Hard to believe that nearly a year has passed since we lost Leonard Cohen, but one great way to remember him is now available via the celebratory album Sincerely, L. Cohen. It’s culled from a tribute concert that was held in honor of the late, great singer-songwriter earlier this year at the Music Hall of Williamsburg. With artists like Amy Helm, Josh Ritter, and Richard Thompson all lending their voices, this record brims over with talent. We checked in with Jesse Lauter, one of the producers, to share some thoughts on the concert, the covers, and all things Cohen – memorial and otherwise.
Q: Delicate Steve’s largely instrumental version of “Hallelujah” allows you to hear it fresh again after so many other covers. How did this rendition come about?
A: Any true songwriter will tell you that a great melody is what makes a song. Obviously Leonard Cohen was one of the greatest lyricists of our time, but he was a brilliant melody-maker as well, and “Hallelujah” is a perfect example. If you read the “Hallelujah” lyrics, they are remarkable but slightly perverse. And still, the song is sung in houses-of-worship around the world and even found its way onto the Shrek soundtrack. So much of that has to do with the melody and the hook (which mind you, is centered around one of the most famous words in the human language). So I thought an instrumental version of the song would be a nice way to kick off the show — strip Leonard’s most famous song of its words and showcase it for its beautiful melody. It’s something I had experimented with previously on an album I produced called Bob Dylan in the 80s, with Marco Benevento‘s instrumental cover of “Every Grain of Sand.” Steve [Marion] is one of the best instrumentalists I know, so it worked out perfectly that he was available and into the idea. It was like our overture, and a way to let the audience know this was not going to be your typical tribute concert.
Q: The album wasn’t able to include all the performances from the concert (which lasted about three hours). If you could add one more song to the LP, what would it be?
A: I wish we could’ve included all of them! We had amazing performances from Arc Iris (“Lover, Lover, Lover”), Adam Weiner from Low Cut Connie (“Everybody Knows”), Steve Salett (“First We Take Manhattan”). Will Sheff nailed the overly-complicated “Take This Waltz,” Teddy Thompson had a groovy take on “Tower of Song,” and Lenny Kaye, aside from reading from Leonard’s novel Beautiful Losers, did a raucous version of “Don’t Go Home With Your Hard On.” We all just know there’s a limited amount of space to work with when making a record. But we have those other tracks mixed, so hopefully we’ll get around to releasing them at some point.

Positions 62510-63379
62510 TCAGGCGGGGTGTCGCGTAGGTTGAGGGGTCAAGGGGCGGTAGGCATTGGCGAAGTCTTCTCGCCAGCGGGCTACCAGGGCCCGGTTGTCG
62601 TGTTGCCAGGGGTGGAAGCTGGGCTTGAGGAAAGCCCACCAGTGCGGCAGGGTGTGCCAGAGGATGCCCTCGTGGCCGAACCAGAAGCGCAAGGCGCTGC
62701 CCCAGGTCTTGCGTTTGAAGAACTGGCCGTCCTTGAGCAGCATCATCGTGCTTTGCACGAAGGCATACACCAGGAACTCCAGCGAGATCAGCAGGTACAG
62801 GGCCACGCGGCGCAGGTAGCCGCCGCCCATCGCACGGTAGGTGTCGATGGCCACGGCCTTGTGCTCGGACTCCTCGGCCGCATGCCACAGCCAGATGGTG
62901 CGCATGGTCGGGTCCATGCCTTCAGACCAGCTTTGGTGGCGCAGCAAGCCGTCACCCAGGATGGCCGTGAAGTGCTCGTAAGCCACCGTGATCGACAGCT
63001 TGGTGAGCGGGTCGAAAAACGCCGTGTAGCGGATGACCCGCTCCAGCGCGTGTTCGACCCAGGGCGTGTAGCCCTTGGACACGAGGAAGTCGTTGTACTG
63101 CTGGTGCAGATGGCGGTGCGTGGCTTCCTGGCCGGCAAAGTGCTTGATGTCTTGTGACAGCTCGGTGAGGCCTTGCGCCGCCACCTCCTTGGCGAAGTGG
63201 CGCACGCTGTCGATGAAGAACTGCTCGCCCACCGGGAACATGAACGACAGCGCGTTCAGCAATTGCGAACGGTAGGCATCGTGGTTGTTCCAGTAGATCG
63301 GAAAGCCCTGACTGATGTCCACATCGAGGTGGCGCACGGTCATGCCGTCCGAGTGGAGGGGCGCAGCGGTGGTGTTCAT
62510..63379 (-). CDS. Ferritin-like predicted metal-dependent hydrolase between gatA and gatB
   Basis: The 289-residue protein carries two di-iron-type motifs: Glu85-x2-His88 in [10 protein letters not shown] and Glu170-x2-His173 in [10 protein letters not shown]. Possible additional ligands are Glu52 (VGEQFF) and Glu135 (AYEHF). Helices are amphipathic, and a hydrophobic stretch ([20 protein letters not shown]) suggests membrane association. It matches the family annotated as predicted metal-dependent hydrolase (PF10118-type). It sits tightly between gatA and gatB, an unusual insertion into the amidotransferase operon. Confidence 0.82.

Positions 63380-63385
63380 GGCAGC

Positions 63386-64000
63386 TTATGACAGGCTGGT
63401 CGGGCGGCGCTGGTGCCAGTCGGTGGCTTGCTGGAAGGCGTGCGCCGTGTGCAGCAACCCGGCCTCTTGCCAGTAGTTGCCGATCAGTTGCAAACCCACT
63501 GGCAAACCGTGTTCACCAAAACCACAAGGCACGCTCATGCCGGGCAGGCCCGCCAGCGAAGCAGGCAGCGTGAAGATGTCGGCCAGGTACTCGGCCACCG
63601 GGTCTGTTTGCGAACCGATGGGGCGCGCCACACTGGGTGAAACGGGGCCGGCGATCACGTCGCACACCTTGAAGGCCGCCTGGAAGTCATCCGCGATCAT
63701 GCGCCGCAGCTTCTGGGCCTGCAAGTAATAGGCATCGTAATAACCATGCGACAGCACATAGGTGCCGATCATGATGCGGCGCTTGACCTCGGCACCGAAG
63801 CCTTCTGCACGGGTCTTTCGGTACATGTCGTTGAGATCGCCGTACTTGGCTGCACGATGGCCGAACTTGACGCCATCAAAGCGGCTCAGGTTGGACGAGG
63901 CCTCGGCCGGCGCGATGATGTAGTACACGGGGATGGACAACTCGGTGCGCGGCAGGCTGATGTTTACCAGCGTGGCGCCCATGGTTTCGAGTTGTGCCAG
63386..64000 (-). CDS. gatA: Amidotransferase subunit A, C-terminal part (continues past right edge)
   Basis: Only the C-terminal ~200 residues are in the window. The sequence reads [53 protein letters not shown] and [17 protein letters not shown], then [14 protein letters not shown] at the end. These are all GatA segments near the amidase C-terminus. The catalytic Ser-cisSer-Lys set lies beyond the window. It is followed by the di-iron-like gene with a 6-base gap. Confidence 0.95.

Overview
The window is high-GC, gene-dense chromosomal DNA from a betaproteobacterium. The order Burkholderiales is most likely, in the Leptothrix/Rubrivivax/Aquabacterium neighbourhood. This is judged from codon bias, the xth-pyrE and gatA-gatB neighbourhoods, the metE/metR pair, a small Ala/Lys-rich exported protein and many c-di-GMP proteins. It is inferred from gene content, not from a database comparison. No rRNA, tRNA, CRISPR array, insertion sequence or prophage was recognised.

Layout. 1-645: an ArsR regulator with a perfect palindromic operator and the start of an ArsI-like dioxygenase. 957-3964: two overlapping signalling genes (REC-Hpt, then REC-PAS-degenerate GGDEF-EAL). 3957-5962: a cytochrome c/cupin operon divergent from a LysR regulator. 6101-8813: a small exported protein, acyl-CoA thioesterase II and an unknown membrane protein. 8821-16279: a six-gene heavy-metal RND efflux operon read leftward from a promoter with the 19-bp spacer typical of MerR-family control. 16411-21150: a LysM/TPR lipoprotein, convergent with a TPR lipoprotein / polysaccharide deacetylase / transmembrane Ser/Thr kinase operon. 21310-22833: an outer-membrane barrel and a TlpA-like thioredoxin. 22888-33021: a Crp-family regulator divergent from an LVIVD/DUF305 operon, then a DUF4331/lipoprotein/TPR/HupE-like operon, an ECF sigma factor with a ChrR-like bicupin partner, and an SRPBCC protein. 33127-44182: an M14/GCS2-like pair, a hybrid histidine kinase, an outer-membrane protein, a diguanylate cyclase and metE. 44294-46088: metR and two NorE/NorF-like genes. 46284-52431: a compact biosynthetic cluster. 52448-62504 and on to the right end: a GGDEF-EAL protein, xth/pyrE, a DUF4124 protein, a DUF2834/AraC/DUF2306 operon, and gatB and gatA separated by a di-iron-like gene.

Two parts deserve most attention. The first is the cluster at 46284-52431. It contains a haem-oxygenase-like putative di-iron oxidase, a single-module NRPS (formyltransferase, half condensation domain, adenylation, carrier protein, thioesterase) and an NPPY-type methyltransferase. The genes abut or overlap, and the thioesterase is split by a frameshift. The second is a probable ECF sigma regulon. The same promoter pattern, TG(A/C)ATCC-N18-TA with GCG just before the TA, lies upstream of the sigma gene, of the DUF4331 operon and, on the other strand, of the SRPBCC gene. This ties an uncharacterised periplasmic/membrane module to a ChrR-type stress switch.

Q: Was there a particular cover that pushed Cohen’s music in a totally unexpected direction for you?
A: I thought what Holly Miranda, Joan Wasser (aka Joan As Police Woman), and Jared Samuel (a.k.a. Invisible Familiars) did with “I’m Your Man” was very unique. It was the three of them playing to a pre-recorded “beat,” Josh Kaufman (our very talented music director) on lap steel, and Stuart Bogie on Jews Harp. And Osei Essed’s version of “Diamonds in the Mine” brought a sort of energy you don’t typically hear with Leonard’s music.
Q: Just to turn it around, are there any covers that Cohen performed that you’re particularly fond of?
A: I once saw him perform “Save the Last Dance for Me” by The Drifters. That song was actually the last song he ever performed live, so when our show ended, we played the original as the exit music. He also did a great cover of “To Love Somebody” by The Bee Gees.
Q: Money from the sales of the album is benefiting the Preemptive Love Coalition. What made you choose this particular charity?
A: Hannah Gold [co-producer on the concert] had done some work with them previously. When she showed me their site, I was taken with the sort of work they are doing in the Middle East. They are literally on the front lines saving people’s lives in areas affected by terror, especially children. Knowing how much Leonard cared about Middle East peace, it seemed like the type of organization that he would get behind. We raised a substantial amount for them from the concert and hopefully we will raise even more from album sales. So make sure to get the vinyl!
You can purchase Sincerely, L. Cohen at RPF, Amazon and iTunes or stream it at Spotify, AppleMusic and GooglePlay.
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